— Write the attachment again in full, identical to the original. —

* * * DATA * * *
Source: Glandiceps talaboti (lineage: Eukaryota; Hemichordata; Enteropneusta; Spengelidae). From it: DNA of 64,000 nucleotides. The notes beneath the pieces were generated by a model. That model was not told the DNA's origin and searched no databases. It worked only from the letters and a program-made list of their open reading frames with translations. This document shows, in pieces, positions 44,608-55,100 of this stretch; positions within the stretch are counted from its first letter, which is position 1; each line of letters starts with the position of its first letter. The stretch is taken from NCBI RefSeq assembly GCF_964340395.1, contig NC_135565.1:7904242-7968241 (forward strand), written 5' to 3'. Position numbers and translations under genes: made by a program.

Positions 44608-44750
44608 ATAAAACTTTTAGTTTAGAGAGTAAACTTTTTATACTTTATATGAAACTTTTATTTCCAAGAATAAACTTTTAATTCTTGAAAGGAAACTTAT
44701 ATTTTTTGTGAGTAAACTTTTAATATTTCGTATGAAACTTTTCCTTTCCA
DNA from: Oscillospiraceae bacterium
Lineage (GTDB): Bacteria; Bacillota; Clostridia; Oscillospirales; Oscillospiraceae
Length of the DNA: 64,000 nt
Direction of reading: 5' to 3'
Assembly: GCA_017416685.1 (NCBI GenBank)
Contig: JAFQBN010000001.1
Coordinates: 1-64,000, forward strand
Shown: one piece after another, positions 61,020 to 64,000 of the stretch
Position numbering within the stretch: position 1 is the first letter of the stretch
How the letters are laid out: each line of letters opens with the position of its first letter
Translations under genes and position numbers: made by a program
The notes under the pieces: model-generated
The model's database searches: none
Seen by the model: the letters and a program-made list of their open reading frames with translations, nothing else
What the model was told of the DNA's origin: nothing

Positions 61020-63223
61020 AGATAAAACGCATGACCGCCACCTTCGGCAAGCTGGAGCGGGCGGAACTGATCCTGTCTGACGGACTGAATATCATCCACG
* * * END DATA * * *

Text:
Source: Glandiceps talaboti (lineage: Eukaryota; Hemichordata; Enteropneusta; Spengelidae). From it: DNA of 64,000 nucleotides. The notes beneath the pieces were generated by a model. That model was not told the DNA's origin and searched no databases. It worked only from the letters and a program-made list of their open reading frames with translations. This document shows, in pieces, positions 44,608-55,100 of this stretch; positions within the stretch are counted from its first letter, which is position 1; each line of letters starts with the position of its first letter. The stretch is taken from NCBI RefSeq assembly GCF_964340395.1, contig NC_135565.1:7904242-7968241 (forward strand), written 5' to 3'. Position numbers and translations under genes: made by a program.

Positions 44608-44750
44608 ATAAAACTTTTAGTTTAGAGAGTAAACTTTTTATACTTTATATGAAACTTTTATTTCCAAGAATAAACTTTTAATTCTTGAAAGGAAACTTAT
44701 ATTTTTTGTGAGTAAACTTTTAATATTTCGTATGAAACTTTTCCTTTCCA
DNA from: Oscillospiraceae bacterium
Lineage (GTDB): Bacteria; Bacillota; Clostridia; Oscillospirales; Oscillospiraceae
Length of the DNA: 64,000 nt
Direction of reading: 5' to 3'
Assembly: GCA_017416685.1 (NCBI GenBank)
Contig: JAFQBN010000001.1
Coordinates: 1-64,000, forward strand
Shown: one piece after another, positions 61,020 to 64,000 of the stretch
Position numbering within the stretch: position 1 is the first letter of the stretch
How the letters are laid out: each line of letters opens with the position of its first letter
Translations under genes and position numbers: made by a program
The notes under the pieces: model-generated
The model's database searches: none
Seen by the model: the letters and a program-made list of their open reading frames with translations, nothing else
What the model was told of the DNA's origin: nothing

Positions 61020-63223
61020 AGATAAAACGCATGACCGCCACCTTCGGCAAGCTGGAGCGGGCGGAACTGATCCTGTCTGACGGACTGAATATCATCCACG